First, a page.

Which is the perfect pumpkin for me?

The hay wagon brought us back to the entrance and after eating our snacks, we set off on the nature walk. By this time I was freezing, but the kids were still going strong. We dodged “sheep pies” all the way to the river bank, and there we found piles of dead salmon. The teacher reminded her students that salmon lay their eggs in the river and then die. Eagles swooping overhead were intent on having their fill. The little troopers were fascinated.

On the nature walk

For the children, this day was one of experiential learning at its best.

  • Bundling-up and constant movement will keep the body warm (thermodynamics)
  • The bigger the pumpkin, the heavier the load (mathematics)
  • Never let your fingers get between the cob of corn and a hungry sheep (actions and consequences)
  • Another thing about sheep – they have “efficient” digestive tracts (biology)
  • The life cycle of salmon includes their demise while ushering in new life (ethics)
  • Eagles help “clean up” the environment (natural sciences)
  • Spontaneous use of French words and expressions (language and cultural studies)

Emily and all her hardy classmates reminded me that FUN and LEARNING are one – and this can happen wherever you are. Looking at life through the eyes of a child is a sure path to joy.

Fall foliage

 

 

Mole Poblano – A Recipe From the City of Angels

MOLE POBLANO

(for 8 persons)

Place the following ingredients in a large pot and completely cover with water (about 3 quarts). Put on the lid and bring to the boil, then lower the heat and stew everything for 1/2 hour.

  • 2 chickens, cut into quarters, skin removed
  • ½ med. white onion, chopped coarsely
  • 4 whole cloves of garlic, skinned
  • 1 T. salt
  • 10 whole black pepper corns
  • 2 tsp. dried oregano

While the chicken is stewing, cook and char on a stove top griddle:

  • 1 lg. white onion, skinned and left whole
  • 1 lg. red pepper, veins and seeds removed
  • 2 lg. whole Roma tomatoes

Cut the vegetables (charred skins and all) into large chunks and put them in the blender. Add:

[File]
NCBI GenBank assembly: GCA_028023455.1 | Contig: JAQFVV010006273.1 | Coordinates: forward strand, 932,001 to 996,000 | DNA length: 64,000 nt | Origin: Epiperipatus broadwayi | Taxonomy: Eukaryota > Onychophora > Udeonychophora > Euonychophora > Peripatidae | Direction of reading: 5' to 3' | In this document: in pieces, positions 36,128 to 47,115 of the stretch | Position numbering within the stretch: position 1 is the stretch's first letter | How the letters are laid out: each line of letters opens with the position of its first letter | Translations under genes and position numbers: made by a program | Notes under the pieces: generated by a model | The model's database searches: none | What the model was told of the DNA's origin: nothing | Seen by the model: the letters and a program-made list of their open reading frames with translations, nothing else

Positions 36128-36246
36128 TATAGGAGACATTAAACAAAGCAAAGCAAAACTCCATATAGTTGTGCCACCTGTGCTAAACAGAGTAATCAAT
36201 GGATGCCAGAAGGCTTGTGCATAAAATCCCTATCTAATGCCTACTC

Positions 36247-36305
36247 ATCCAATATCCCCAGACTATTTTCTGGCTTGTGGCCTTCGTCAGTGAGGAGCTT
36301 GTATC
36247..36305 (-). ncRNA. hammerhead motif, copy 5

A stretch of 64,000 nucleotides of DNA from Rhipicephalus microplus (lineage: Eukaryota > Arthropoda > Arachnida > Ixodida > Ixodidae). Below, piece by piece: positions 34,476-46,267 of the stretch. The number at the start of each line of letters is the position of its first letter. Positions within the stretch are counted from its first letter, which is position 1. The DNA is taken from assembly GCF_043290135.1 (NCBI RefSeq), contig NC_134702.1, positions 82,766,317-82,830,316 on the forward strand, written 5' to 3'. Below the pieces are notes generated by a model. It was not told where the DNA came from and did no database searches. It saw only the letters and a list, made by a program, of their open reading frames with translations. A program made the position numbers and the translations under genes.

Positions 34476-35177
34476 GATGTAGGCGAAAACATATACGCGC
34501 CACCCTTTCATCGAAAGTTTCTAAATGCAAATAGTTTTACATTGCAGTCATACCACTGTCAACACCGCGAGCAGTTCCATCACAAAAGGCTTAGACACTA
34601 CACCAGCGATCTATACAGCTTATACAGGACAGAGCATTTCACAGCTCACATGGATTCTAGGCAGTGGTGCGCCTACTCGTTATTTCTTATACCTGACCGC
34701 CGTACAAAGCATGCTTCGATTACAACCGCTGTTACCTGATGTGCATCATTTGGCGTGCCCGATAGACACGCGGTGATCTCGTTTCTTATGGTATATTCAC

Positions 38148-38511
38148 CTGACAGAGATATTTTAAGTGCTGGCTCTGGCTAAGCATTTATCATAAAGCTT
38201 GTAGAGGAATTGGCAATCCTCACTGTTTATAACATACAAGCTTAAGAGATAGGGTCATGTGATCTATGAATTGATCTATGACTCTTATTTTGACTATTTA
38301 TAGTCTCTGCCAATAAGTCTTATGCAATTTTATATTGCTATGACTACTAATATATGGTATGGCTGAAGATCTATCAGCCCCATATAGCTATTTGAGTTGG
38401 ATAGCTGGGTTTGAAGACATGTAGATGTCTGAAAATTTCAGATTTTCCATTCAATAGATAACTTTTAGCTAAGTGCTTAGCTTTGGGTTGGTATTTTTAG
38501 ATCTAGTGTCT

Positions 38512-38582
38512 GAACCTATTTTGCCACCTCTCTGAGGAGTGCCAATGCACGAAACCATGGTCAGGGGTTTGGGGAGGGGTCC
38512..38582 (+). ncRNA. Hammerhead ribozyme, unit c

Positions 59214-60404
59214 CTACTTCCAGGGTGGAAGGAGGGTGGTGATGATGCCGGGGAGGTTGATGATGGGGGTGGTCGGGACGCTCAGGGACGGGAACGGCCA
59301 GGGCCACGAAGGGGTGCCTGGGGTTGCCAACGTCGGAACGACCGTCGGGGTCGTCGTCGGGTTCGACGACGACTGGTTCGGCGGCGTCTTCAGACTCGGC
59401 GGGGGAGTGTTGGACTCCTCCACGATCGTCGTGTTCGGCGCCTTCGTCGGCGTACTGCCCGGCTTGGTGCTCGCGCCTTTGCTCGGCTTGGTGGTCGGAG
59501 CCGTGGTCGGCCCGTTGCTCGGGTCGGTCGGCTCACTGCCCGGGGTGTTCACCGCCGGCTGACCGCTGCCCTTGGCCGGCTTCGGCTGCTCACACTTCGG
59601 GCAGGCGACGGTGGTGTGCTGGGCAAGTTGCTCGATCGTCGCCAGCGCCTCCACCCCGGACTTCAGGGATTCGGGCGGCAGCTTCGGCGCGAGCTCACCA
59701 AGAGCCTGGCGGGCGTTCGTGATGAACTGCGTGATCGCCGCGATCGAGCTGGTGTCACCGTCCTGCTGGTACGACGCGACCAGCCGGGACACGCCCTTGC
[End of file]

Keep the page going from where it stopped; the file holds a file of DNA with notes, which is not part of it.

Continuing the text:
• 2 oz. of dark chocolate (La Abuelita)
  • 1/2  tsp. cinnamon
  • 1 T. chicken consommé powder (Maggi)
  • the contents of 2 jars (235g. each) of (DoñaMaria) mole paste.

When the chicken is cooked, remove the pieces and set them on a platter to cool for ½ hour – then remove the meat from the bones in as large pieces as possible. Set the chicken pieces to one side. Discard the bones.

Strain the broth, discard the onion and other bits, and then take out enough broth to cover the ingredients in the blender. Process until smooth. If your blender’s glass is not a large one, do one half of the ingredients at a time. Transfer the mixture to a clay cooking pot or other large pot.

Reserve 4 cups of the broth so you can use it when making the rice, and add all the rest to the blended mixture in the cooking pot. Stir well and put the pot on medium heat. The mixture will be “soupy”, so you need to let it reduce by about a third, or until it has the texture of a creamy sauce.

Add the chicken pieces to the mole sauce and simmer for 20 minutes.

Measure out:

  • 2 cups of rice

And prepare it as you please, but instead of using water, use the:

  • 4 cups of reserved chicken broth

To the steaming rice, add:

  • 2 envelopes of condimento español

(this is basically turmeric and is available at you corner store or in the market)

Optional ingredients::

  • ¼ cup of toasted sesame seeds
  • light cream
  • red onion
  • cilantro leaves

To plate:

Mold ½ cup of rice on one side of the plate. Spoon the Mole beside it. To garnish the mole, I sometimes run a line of cream over the top and sprinkle it with the toasted sesame seeds. Sometimes I place thinly sliced red onion on top or I use cilantro leaves.

I serve guacamole, fried plantains and hot corn tortillas with this meal. I pair it with a robust red wine.